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Source: This post is based on the article “Making the Paralympics count” published in The Hindu on 1st September 2021.
Relevance: Paralympics empowering disabled people
Synopsis: This is the chance to improve the conditions of the disabled pursuing sports and to refresh the way we view disability.
About 2.2% of the Indian population is classified as disabled. However, they have made India proud in recently conducted Paralympics with India finishing at 24th position bagging 19 medals.
Paralympics gives a platform for disabled people to perform and shine. It also offers everyone the chance to watch them in action. Media attention ensures that athletes with disabilities capture the public imagination.
Though they have made India proud, they face numerous challenges in society which they have to overcome on a daily basis.
|Read more: Sports sector in India: Issues and challenges – Explained, Pointwise|
What are the problems disabled people are facing?
Stereotypes: In India, persons with disabilities find it difficult to live a life of equal dignity. The status of Divyang — persons with divine bodies —presents them as beings with supernatural powers. However, despite all efforts, stereotypes and unfounded biases about the disabled people’s incompetence, inability to make informed choices and asexuality etc. continue.
Access to Recreational activities: Disabled people have to face multiple obstacles as most facilities do not provide a conducive environment for them, e.g. Parks, swimming pools etc.
Unfriendly sports governance Framework: Section 30 of the Rights of Persons with Disabilities Act, 2016, requires appropriate governments and sporting authorities to take measures to improve access to meaningful sporting opportunities for the disabled. These include redesigning infrastructural facilities and providing multisensory essentials and features in all sporting activities to make them more accessible.
Further, The passage of the ‘Rights of Persons with Disabilities Act’ in 2016, which was done to fulfill obligations to a UN convention, requires a 4% reservation for people with specified disabilities. But the funding has not been allocated owing to bureaucratic reasons.
Body limitations: Athletes face the challenges of overcoming bodily difficulties ranging from strength to mobility. Then there is the psychological challenge of overcoming societal biases and perceptions.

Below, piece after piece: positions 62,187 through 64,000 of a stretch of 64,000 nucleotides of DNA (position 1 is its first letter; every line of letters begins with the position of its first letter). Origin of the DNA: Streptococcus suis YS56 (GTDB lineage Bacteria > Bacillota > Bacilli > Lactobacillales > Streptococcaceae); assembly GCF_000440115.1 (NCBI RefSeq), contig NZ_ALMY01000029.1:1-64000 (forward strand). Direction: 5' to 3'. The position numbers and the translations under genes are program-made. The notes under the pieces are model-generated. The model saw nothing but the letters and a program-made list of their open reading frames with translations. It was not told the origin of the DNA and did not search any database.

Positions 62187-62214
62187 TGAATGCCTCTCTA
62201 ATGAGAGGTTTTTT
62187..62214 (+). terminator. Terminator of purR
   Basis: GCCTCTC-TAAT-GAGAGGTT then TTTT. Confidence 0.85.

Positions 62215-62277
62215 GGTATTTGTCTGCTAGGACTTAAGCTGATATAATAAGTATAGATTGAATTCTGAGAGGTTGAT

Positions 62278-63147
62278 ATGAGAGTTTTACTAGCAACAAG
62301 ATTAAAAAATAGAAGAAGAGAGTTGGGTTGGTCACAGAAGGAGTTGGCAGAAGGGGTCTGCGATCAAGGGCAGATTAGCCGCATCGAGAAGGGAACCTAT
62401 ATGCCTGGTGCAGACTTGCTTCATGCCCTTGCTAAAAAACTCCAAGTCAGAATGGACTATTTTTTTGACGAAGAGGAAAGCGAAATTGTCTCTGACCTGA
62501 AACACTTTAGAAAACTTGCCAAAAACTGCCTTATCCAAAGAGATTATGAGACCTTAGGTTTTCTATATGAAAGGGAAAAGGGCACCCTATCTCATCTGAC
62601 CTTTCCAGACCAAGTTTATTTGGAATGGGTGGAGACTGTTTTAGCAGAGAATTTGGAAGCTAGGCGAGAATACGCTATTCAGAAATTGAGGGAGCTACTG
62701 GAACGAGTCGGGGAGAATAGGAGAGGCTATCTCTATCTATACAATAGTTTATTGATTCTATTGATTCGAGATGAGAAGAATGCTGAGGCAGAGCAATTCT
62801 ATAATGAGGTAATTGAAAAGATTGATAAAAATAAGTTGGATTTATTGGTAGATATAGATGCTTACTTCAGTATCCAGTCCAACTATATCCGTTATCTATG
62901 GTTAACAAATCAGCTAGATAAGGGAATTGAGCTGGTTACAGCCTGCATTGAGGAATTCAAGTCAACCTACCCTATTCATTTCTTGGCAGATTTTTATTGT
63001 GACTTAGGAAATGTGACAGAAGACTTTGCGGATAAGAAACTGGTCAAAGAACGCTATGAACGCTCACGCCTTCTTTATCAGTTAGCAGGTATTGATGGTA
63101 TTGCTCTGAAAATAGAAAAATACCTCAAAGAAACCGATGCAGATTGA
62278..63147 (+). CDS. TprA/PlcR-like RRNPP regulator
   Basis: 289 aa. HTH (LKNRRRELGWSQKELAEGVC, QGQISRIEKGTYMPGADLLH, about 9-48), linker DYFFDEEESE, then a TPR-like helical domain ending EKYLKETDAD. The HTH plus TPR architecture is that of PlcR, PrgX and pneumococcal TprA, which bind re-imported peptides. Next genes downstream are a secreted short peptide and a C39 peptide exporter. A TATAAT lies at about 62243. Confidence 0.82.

Infrastructure: In an audit conducted in 2016 by the government agencies did not find a single building that was completely accessible to differently-abled. Access audit of Indian urban buildings revealed how even a ramp, essential for differently-abled, is either missing or was added as an after-thought.
What India should do?
- There is a need for proper introspection of all the existing rules/laws.
- There is a need to reorient the strategy/ plan as per the need of disabled people.
What Indian Government has done?
- At the systemic level, India brought governance reforms to the Paralympic Committee of India.
- The Union Ministry of Sports and Youth Affairs brought parity to the cash rewards structure for medal-winning Paralympians by placing them on equal footing with their able-bodied counterparts at the Olympics.
What more can we do?
- At the individual level: We should view athletes with disabilities in a holistic sense, while also acknowledging their additional challenges. We should strive to create more opportunities for disabled people so that they can participate in all walks of life.
- Sports Broadcaster: The government should take steps that enable disabled people to watch and participate in sporting activities.
- Media: Pictures of the Paralympics in electronic media and on social media should be accompanied by image descriptions for the visually challenged.
It is easy to admire the courage of our para-athletes from far. But, with intent, resolve and action, we can make the Paralympics count for India, not just in the medals tally but in the lives of disabled people.